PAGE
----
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Mining AIS Data for Improved Vessel Trip Analysis Capabilities

Introduction

Automatic identification systems (AIS) provide communication between vessels and assist vessel traffic control functions in congested ports, locks and waterways. Vessels digitally broadcast information, including position, call sign, vessel name, course, speed, and navigation status. Publicly available waterway trip data is aggregated to protect business confidentiality of shippers. However, the level of aggregation renders the data unusable for a variety of applications, including waterway congestion, demand and risk analysis. CFIRE researchers at the University of Toledo (UT) and Vanderbilt University (VU) have independently conducted research into collecting and analyzing AIS data on the Great Lakes and inland waterways, respectively. The work completed by these researchers has demonstrated the feasibility of using shore-based AIS receivers to acquire, archive and analyze data on vessel movements. The integration of relational database management systems (RDBMS), geographic information systems (GIS) and custom software routines is a powerful combination of technology that is capable of leveraging the AIS data.

Methodology

This project will develop a methodology for processing AIS data from multiple sites in near real-time as well as develop a capability to support ad-hoc data query. Such analyses can identify high-risk and high-traffic locations, generate better travel time estimates, detect vessel arrivals, identify key traffic areas for investment and enhancement, enable terminal operators to better manage their operations, and in general lead to a better understanding of vessel traffic within a given area.  Benefits of AIS automation include increased levels of information regarding boat location and trajectory which supports safer waterway operations, more efficient lock operation and lead times, and increased shipping efficiencies as waterway traffic is better understood and managed. Key research tasks include installing additional shore-based AIS antennas at strategically selected Great Lakes and inland waterway locations, and developing the server and database management system that can quickly receive and process the data from multiple sites.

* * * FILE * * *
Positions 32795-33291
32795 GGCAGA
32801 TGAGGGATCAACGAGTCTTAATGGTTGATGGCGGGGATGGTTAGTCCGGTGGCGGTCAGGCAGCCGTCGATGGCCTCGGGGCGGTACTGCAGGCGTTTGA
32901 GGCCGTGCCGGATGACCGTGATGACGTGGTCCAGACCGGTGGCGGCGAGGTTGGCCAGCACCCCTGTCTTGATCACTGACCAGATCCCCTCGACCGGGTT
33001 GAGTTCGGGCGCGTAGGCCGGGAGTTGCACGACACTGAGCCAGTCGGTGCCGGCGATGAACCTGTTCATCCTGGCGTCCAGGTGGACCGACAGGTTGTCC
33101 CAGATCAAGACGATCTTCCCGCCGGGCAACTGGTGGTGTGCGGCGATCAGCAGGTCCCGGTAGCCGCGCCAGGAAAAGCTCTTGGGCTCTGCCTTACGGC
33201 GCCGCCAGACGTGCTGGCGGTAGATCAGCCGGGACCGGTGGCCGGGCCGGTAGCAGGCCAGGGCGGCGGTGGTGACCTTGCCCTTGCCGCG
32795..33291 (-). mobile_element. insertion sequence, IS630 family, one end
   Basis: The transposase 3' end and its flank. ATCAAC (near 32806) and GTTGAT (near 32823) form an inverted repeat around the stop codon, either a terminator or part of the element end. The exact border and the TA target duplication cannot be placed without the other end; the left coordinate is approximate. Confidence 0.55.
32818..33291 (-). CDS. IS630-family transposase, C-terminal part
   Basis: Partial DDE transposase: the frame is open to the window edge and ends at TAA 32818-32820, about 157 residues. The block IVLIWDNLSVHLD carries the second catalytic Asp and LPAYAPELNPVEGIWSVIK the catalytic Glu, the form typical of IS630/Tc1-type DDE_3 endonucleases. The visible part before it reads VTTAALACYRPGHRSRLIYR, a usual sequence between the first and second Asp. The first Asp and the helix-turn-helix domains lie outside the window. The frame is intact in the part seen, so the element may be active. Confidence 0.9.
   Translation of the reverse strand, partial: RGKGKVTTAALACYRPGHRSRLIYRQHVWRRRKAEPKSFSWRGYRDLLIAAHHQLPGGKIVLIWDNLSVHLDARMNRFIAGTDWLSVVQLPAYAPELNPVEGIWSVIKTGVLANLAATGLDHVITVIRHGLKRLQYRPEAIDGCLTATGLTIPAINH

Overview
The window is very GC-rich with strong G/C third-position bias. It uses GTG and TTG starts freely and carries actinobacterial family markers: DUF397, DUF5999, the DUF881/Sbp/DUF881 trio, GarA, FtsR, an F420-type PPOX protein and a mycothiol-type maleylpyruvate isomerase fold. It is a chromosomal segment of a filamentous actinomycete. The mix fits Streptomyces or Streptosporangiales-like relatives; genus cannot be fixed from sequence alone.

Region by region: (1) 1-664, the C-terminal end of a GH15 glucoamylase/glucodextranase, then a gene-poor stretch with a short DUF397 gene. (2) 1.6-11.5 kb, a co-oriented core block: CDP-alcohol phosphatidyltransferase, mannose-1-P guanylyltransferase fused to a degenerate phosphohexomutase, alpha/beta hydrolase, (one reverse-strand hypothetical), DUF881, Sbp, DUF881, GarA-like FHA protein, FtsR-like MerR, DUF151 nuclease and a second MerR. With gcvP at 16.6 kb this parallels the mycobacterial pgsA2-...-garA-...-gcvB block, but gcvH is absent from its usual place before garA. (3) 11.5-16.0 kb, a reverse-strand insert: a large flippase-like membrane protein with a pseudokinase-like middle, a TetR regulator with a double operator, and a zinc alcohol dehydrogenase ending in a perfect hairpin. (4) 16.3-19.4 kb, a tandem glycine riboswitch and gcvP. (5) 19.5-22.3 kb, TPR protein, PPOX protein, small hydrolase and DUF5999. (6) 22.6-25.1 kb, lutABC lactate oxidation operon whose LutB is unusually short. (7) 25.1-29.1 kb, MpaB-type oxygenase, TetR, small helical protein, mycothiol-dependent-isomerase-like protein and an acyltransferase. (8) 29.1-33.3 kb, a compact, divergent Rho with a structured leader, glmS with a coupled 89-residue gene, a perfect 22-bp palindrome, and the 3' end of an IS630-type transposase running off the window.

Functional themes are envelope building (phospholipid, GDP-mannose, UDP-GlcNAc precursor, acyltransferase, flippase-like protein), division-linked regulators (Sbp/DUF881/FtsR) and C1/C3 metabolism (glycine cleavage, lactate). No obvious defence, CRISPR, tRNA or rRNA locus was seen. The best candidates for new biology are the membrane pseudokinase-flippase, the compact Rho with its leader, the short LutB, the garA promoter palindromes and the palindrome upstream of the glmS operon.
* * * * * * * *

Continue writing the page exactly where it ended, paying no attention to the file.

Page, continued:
Vanderbilt University recently completed a 6-month study of inland AIS data at an Ingram Barge Company facility in Paducah, Kentucky in 2011. Despite the complex river port configuration (Paducah is located at the meeting of the Cumberland, Ohio, and Tennessee Rivers), researchers successfully deployed models to generate useful trip data as well as detect vessel operations such as fleeting, docking and lockages. The Ingram Barge Company is in the process of installing another AIS antenna at Reserve, LA, located between Baton Rouge and New Orleans, LA. This location is expected to produce more data (as AIS carriage is required on this section of the Mississippi River) and additional challenges owing to the mix of inland and deepwater vessel traffic. The Paducah antenna remains operational.

Several analytical approaches will be followed:

  1. Correlation of AIS trip data with significant and extreme weather events (high/low water conditions, reduced visibility, high winds, etc.)
  2. Use of additional data sources (e.g., Corpslocks XML web service) to generate additional information and trip data beyond AIS coverage areas
  3. Vessel type and size distribution in AIS antenna coverage areas
  4. Compilation and aggregation  of vessel traffic figures in key areas to document needs for infrastructure investment
  5. Statistical analysis of vessel speeds through AIS antenna coverage areas
  6. Automated detection of vessel arrivals and departures at dock and terminal facilities along with terminal dwell times
  7. Automated detection of vessel stop events (e.g., lightering, queuing, fleeting areas, etc.) within harbor facilities
  8. Relation of vessel stop events to navigation points of interest

This project is being funded by CFIRE with matching support from the Ingram Barge Company. Dr. James Dobbins is the principal investigator.


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